New York Holds Workshop to Promote Partnering
The New York State DOT (NYSDOT) recently held a workshop to develop a formal partnering agreement among the participants in the $35-million rehabilitation of the Bruckner Expressway Viaduct (I-278) in the Bronx. The workshop was also used to develop a statewide partnering policy. Workshop participants represented NYSDOT, New York City DOT, FHWA, the prime contractor, the construction inspection consultant, and the construction support consultant. Although the I-278 project is New York's eighth with a partnering agreement, it is the state's first major federal-aid project with a partnering agreement; by next year, 52 transportation projects in New York are anticipated to involve partnering.
Oregon Completes Study of Seismic Retrofit Needs
The Oregon DOT recently completed a study of its 2,545 bridges to determine the seismic retrofit needs. The study concluded that it is necessary to retrofit nearly 2,000 bridges at a total cost of $800 million. ODOT is assessing its options since the entire bridge program has been averaging only $44 million annually. Only 51 bridges have been retrofitted.
Alaska Begins Its First Entirely Metric Project
In December, Alaska opened bids on its first project designed in metric units only (rather than dual units). The project includes the grading and paving of a 9.7-kilometer, two-lane road in Haines, Alaska.
IVHS Architecture Development Program Has First Progress Review
The four IVHS architecture development contractor teams individually presented their early architecture concepts -- "missions definitions"-- to the U.S. DOT program management group in mid-November. These teams are defining, developing, and evaluating alternative architectural concepts for a nationwide, integrated IVHS program. This was the first progress review of the program and the first time the teams officially revealed their developmental approachs. It was clear that FHWA achieved its goal of identifying a wide range of concepts by sponsoring competing approaches.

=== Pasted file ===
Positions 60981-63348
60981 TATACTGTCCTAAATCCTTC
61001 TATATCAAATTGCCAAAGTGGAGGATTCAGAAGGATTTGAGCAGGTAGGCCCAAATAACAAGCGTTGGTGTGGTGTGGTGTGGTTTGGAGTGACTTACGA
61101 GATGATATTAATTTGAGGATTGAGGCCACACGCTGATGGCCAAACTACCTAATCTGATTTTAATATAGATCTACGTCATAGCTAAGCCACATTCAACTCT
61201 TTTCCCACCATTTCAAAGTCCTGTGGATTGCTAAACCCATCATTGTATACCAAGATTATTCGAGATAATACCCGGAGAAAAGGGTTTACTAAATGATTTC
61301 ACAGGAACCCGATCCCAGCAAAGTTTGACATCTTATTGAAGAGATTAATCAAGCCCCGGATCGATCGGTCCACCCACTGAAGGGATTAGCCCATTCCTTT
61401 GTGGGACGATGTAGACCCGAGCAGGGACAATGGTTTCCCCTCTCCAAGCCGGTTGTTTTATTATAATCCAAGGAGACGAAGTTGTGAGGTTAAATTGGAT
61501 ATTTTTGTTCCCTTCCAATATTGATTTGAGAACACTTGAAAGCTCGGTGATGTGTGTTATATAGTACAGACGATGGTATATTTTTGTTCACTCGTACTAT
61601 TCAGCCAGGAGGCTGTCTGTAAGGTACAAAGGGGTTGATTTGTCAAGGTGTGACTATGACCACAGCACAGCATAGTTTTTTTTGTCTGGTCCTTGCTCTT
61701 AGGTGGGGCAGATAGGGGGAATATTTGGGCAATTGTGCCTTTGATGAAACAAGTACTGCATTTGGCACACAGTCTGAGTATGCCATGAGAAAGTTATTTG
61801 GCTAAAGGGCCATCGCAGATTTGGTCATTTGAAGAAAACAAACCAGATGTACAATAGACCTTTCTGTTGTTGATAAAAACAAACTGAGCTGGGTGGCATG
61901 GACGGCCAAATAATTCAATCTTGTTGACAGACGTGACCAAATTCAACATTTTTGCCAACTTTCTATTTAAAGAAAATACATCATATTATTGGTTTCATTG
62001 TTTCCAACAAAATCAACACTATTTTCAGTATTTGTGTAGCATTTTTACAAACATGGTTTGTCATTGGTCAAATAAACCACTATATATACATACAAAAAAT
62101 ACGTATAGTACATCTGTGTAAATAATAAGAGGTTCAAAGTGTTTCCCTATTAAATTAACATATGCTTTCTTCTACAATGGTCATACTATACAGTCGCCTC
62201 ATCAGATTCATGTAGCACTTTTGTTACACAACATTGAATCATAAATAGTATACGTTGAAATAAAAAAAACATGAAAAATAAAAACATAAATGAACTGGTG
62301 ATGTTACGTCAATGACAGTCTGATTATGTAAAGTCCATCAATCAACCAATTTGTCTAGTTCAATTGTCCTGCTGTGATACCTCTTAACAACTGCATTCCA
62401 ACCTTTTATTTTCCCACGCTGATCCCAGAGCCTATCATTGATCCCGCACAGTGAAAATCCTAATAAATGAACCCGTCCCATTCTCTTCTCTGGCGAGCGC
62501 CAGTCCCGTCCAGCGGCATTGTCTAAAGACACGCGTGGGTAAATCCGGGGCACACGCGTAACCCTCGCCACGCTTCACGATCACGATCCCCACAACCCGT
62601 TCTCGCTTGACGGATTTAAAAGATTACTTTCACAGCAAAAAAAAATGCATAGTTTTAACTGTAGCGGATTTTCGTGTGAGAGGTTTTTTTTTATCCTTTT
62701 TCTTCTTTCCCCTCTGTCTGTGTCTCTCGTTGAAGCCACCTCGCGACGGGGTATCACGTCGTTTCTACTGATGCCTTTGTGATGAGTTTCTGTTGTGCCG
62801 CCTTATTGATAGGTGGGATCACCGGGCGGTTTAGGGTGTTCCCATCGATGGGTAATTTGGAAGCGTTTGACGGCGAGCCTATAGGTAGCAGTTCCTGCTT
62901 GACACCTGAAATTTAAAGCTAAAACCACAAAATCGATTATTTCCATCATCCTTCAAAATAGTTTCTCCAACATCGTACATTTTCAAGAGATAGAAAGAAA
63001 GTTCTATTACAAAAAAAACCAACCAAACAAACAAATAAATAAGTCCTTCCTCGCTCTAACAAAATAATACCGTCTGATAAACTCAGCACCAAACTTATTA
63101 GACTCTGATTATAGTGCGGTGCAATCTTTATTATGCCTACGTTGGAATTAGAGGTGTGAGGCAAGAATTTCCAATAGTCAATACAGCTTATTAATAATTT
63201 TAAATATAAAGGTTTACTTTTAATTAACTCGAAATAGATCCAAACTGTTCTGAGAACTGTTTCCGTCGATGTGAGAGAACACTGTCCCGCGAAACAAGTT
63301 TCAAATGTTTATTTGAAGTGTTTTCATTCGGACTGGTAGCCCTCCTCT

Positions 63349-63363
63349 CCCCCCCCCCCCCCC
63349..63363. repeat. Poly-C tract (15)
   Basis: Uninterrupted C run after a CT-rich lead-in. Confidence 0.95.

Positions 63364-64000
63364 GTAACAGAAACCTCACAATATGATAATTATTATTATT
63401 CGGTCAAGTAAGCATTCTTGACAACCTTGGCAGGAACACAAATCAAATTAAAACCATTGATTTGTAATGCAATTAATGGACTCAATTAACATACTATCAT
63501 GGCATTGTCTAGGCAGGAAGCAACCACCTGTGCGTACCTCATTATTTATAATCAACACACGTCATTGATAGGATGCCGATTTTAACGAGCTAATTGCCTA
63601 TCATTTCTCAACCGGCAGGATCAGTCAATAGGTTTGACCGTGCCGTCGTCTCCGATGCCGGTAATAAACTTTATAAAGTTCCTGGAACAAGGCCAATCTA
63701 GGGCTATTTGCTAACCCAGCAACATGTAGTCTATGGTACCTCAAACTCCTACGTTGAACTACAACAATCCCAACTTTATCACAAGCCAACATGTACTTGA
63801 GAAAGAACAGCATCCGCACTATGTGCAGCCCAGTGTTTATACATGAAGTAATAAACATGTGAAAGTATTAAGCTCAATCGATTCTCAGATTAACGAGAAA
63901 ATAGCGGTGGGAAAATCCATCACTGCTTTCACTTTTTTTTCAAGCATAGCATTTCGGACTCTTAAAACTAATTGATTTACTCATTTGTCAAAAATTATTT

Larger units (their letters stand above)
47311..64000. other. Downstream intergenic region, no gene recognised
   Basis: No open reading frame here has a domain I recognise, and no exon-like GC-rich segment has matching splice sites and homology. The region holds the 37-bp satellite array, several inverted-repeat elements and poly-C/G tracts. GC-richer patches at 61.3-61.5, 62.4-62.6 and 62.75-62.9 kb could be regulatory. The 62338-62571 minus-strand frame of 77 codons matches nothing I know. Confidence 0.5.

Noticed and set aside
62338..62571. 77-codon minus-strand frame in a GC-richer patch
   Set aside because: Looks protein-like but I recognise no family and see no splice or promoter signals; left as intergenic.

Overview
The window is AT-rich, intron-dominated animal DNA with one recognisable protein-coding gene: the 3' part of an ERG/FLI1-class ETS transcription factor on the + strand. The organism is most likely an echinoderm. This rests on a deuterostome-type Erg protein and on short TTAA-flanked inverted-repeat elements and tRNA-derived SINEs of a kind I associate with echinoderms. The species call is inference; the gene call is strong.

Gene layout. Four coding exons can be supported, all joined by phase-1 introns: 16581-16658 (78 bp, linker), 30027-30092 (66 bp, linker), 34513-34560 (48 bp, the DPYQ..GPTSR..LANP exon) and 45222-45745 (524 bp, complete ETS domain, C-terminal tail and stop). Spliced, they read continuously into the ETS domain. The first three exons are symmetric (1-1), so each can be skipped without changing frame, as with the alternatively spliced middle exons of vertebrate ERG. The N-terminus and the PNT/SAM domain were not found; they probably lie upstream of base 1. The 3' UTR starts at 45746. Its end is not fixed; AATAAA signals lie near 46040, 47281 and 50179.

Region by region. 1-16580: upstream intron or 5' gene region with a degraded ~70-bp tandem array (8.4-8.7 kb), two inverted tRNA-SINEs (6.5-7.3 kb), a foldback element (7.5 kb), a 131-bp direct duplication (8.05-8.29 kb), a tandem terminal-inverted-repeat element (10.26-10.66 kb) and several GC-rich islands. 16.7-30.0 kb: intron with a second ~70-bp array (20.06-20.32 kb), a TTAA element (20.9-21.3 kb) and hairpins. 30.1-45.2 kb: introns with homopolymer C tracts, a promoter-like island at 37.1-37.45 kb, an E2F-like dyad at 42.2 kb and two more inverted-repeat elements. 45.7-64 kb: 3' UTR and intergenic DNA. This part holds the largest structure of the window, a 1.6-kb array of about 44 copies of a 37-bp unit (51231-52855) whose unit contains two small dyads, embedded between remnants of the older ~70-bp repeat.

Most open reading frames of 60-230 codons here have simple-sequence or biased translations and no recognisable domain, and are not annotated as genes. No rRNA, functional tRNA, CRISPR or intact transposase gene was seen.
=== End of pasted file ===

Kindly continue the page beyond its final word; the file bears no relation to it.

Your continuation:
Minnesota Goes After Fuel Tax Evaders
In November, the Minnesota Department of Revenue filed its first complaint against an oil company for fuel tax evasion. The firm is charged with selling fuel without a license and failure to pay the state gasoline tax. FHWA allocated funds to the state to increase efforts to curb motor fuel tax evasion.
TRB Releases Report on Native American Transportation Issues
TRB released the final conference report on "Exploring Solutions to Native American Transportation Issues and Economic Development Problems" in November 1993. The report discusses Native American transportation-related provisions of the Intermodal Surface Transportation Efficiency Act of 1991 (ISTEA) and a broad range of other Native American transportation issues. The tribes are establishing an Intertribal Transportation Association. "Transportation and Indian Affairs: Forging New Partnerships" was the subject of a session at the TRB annual meeting in January 1994.
FHWA Is Testing Self-Managed Work Team Concept
FHWA's Wisconsin Division is the pilot organization to test self-managed work teams. Recently, the division presented for approval a formal plan for the second phase of the test: designing, implementing, and evaluating an alternative performance management system that is appropriate to support personal performance in a team-oriented environment.
Butterfly Stops Freeway Project in Michigan
The proposed U.S. Route 31 freeway project in Berrien County, Mich., has been held up for two years because an endangered species of butterfly is located on the proposed right of way. For the past two years, FHWA has been in informal consultation with the U.S. Fish and Wildlife Service. On Oct. 28, 1993, "formal consultation" under section 7 of the Endangered Species Act was requested. Several project design changes are being proposed to lessen any effects to the butterfly. In addition, FHWA and the Michigan DOT are prepared to assist the Fish and Wildlife Service in the management and recovery of the butterfly at this location.
Doug Bernard Retires from FHWA